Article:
Through this local food year, gaining wisdom around food and life is one of our many desires. It feels much of this can only be attained through a full dive-in experience, allowing the good with the bad. We planted our garden in between all of the cool and nearly freezing days of May, only to experience the heatwave that was June.
Our garden responded in kind and it was only in the last week that I thought… yup, I think we might get some deliciousness soon as I spied the first teeny cucumbers and peppers. We even harvested our first three cherry tomatoes, popping them in our mouth and tasting the juice of a promise: summer has arrived.
I am not sure we fancy ourselves ‘farmers’ although several friends grant us this title. That being said, a couple evenings ago we felt one of the many hardships that a farmer endures. The devastation of weather.
Just writing that makes me tear up a bit. Not because our garden has been completely wiped out, but because I know that as intense and abusive as that hailstorm felt with its sideways wind, rain and the golfballs ricocheting against anything they touch, rather, I know how often weather is much worse for a farmer whose livelihood depends on their land.
I do not feel sadness because of my own loss, rather looking at our coleslaw of a garden I think of farmers past and present whose crops have been completely eliminated by the unforeseen. That depth of empathy, swallows me up as I assess the damage that is thankfully not that awful.
The truth is that hail, tornados, wind, fire, hurricanes, heat waves and all the possible or impossible seeming storms, are a part of life for a farmer, but as humans we have our own disasters that strike in large or small ways. When life is torn down, the force to start over gives fuel to the next attempt. And that is the important part, to rise up and try again.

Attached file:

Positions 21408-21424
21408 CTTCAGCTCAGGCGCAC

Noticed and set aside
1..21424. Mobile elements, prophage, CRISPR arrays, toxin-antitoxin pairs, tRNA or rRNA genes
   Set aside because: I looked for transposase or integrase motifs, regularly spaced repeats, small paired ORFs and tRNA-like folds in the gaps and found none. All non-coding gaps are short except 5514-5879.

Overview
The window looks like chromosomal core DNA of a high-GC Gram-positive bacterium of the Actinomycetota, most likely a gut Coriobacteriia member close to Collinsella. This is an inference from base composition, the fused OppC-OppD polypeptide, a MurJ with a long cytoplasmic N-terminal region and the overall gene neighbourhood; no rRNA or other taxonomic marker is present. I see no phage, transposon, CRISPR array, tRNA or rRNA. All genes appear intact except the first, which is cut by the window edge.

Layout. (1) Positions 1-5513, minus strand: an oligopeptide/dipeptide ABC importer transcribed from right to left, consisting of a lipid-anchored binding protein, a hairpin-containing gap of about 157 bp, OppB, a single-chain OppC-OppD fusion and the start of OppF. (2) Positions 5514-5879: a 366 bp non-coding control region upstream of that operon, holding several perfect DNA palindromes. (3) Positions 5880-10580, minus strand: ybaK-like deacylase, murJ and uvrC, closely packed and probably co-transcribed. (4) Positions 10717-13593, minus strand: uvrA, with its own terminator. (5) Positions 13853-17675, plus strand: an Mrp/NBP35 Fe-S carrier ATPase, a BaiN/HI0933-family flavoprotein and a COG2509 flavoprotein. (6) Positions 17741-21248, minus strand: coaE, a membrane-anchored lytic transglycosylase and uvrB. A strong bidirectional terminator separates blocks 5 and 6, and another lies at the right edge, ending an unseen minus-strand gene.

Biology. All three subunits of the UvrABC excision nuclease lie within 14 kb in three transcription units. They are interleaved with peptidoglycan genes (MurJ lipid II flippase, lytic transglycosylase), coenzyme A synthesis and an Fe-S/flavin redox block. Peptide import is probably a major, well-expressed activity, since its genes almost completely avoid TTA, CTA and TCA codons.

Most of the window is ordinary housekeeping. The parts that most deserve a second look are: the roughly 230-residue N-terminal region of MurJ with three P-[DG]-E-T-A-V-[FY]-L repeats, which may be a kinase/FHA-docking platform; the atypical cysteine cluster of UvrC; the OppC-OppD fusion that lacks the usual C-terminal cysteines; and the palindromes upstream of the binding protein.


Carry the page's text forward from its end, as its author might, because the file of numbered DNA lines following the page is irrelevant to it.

A friend a few houses away commented about how the plants have become mulch for his garden. I was struck by his quick thought to honor this moment and recognize that while us modern gardeners can easily find mulch to buy, nature loves to get in and assist when possible. Actually, even before this storm, composting the devastation has been on my mind a lot as I consider recent dramas both personal and global. Finding ways to mulch our catastrophe can create the nutrients needed for the next harvest, or the next life cycle of growth.
The morning of the storm, when all was well in our gardens, I emailed a friend inquiring as to whether she had any produce to share at my city’s farmers market for our little Neighbor to Market stand. She responded that late evening letting me know she was wiped out by the hail. Then she said “I expect that with some time and lots of love, there will be plenty of offerings.” As I look below the chopped up foliage and leaves, I see that for some plants they had tented the baby growth below. Through that young growth, our garden will rebuild itself. But really…
Time and lots of love. Isn’t that what everything needs to heal?